Judy Kay-Wolff

Exciting Unit 373 Progress with our “Newbies”

The 299er Silver Point Sectional was held on April 6 and 7th, 2016

  9:30 Pairs 13 Tables Jane Rubin spoke on Etiquette, Ethics & Rules
  2:00 Pairs 11 Tables Bruce Rubin gave lesson on Opening Leads
  10:00 Swiss 12 Teams Angie Clark spoke on Swiss Teams
      Eric Bell spoke on At the Table with the Director


  • Flyers on Unit and ACBL websites as well as District 17 Scorecard
  • Flyers handed out to each I/N at the February Sectional
  • Emails sent to all I/Ns with flyer
  • Presentations made at several clubs and flyers distributed
  • Personal calls to over 160 I/Ns telling them about:
        The I/N tournament
        The Unit website
        The Regional at Bally’s in June
  • Marketing for Clubs:
        Flyers out for Henderson games and Supervised LV Bridge World game.
        Announced Spring Mountain Swiss Team night and I/N lessons and games

Thank You to:

  • The Unit 373 Board for approving this tournament.
  • Bob LaFleur for securing the sanction and giving opening remarks.
  • Ed Matulis for finding free site, hauling the tables and supplies, and doing partnerships
  • The YMCA for giving us the space for free
  • Bert & Judy Kulic for proofing and posting the flyer and providing a list of all 299ers
  • Kitty Cooper for running a free ad in the District 17 Scorecard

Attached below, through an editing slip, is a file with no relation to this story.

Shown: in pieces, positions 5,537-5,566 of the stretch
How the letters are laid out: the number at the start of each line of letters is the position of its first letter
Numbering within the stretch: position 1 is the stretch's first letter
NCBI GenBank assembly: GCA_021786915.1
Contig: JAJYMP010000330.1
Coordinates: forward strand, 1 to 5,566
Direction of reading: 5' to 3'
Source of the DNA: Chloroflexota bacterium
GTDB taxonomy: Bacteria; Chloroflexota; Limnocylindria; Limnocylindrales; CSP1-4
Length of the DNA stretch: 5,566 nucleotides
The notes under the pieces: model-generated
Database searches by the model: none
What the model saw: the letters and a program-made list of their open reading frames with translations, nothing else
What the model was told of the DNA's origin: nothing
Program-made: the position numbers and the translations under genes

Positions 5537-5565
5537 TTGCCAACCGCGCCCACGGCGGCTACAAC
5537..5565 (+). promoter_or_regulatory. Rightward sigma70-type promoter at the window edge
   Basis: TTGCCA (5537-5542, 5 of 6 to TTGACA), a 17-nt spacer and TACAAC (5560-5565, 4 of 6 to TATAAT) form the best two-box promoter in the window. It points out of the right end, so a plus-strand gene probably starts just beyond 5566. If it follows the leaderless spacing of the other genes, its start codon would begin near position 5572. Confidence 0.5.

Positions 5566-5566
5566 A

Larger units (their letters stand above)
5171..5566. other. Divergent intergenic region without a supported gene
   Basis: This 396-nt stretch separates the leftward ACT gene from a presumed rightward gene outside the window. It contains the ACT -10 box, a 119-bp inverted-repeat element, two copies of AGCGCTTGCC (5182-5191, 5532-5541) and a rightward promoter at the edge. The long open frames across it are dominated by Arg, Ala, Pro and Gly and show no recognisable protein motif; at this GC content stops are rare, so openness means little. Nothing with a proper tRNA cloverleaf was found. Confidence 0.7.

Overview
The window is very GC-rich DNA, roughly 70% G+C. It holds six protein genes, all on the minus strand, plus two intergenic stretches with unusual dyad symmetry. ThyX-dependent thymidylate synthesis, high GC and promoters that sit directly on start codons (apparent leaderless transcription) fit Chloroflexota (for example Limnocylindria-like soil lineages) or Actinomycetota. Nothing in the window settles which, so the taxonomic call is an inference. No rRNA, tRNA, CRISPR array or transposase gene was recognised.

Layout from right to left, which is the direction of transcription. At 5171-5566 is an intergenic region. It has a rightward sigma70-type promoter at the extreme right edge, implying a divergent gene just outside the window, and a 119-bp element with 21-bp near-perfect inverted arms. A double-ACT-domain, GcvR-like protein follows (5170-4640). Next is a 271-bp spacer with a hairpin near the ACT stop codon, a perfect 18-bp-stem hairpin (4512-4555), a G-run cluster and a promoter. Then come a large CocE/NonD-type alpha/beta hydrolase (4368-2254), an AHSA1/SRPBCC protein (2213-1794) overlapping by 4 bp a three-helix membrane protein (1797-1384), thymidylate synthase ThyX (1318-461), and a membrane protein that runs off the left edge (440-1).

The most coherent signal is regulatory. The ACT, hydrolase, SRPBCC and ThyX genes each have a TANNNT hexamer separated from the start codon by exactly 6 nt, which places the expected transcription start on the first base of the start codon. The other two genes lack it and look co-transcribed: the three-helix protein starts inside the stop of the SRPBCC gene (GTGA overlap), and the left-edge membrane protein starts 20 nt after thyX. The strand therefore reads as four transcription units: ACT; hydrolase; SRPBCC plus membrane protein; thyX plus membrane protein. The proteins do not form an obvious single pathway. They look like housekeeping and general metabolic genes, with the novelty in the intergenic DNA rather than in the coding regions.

• Jane Rubin and Bob Woodward for directing for free
  • Eric Bell for providing the computer, printer and giving a lesson, and totally supporting
  • Bruce Rubin for giving a lesson
  • Liz Hamilton for promoting it at Atria Seville and donating books as prizes
  • Peg Cundiff for supporting it and sending many players from her Sun City games
  • Bridge World for distributing flyers at their club and Karen Kimes for promoting on Sun.
  • Gordon Fast and Judi Weissinger for their ideas and support
  • Faith Frank for being our guaranteed partner
  • All players who talked with and encouraged the 299ers to participate in this event.
  • And All the 299ers who played and supported the tournament.

We had 5 players join the ACBL! Fun was had by all.

…and a huge show of appreciation to our Tournament Chairman, Angie Clark, for making it all possible!!!!!

And… here are the total results:

  Entry Fees
    9:30 Pairs    $520.00 – 1 free play $510.00
  2:00 Pairs    $440.00 – 2 free plays $420.00  
  TOTAL RECEIPTS + $930.00  
  Swiss Teams $0.00  
  Directors $0.00  
  ACBL Sanction Fees (36 tables @
$2.01 per player
  Board Duplication (2 sets) $30.00  
  Food Expense  
    2 breakfasts/2 lunches (60 people each day) $488.91  
  Miscellaneous Expenses (white board, plates, cups, coffee, name tags, etc) $98.79  
  TOTAL COSTS – $690.06  
  NET PROFIT + $239.94


Judy Kay-WolffApril 28th, 2016 at 2:46 pm

In my zeal to share Angie’s exciting news, I neglected to include the three notes she received which I wanted to share with you:

1) WHAT A GREAT DAY. I truly enjoyed it all and sorry we can’t be there today. Hope it was successful for you and the rest of the hard workers. Please pass this note along. Also I hope you will do this again. I will be telling everyone what they missed and next time you will have a bus load from Mesquite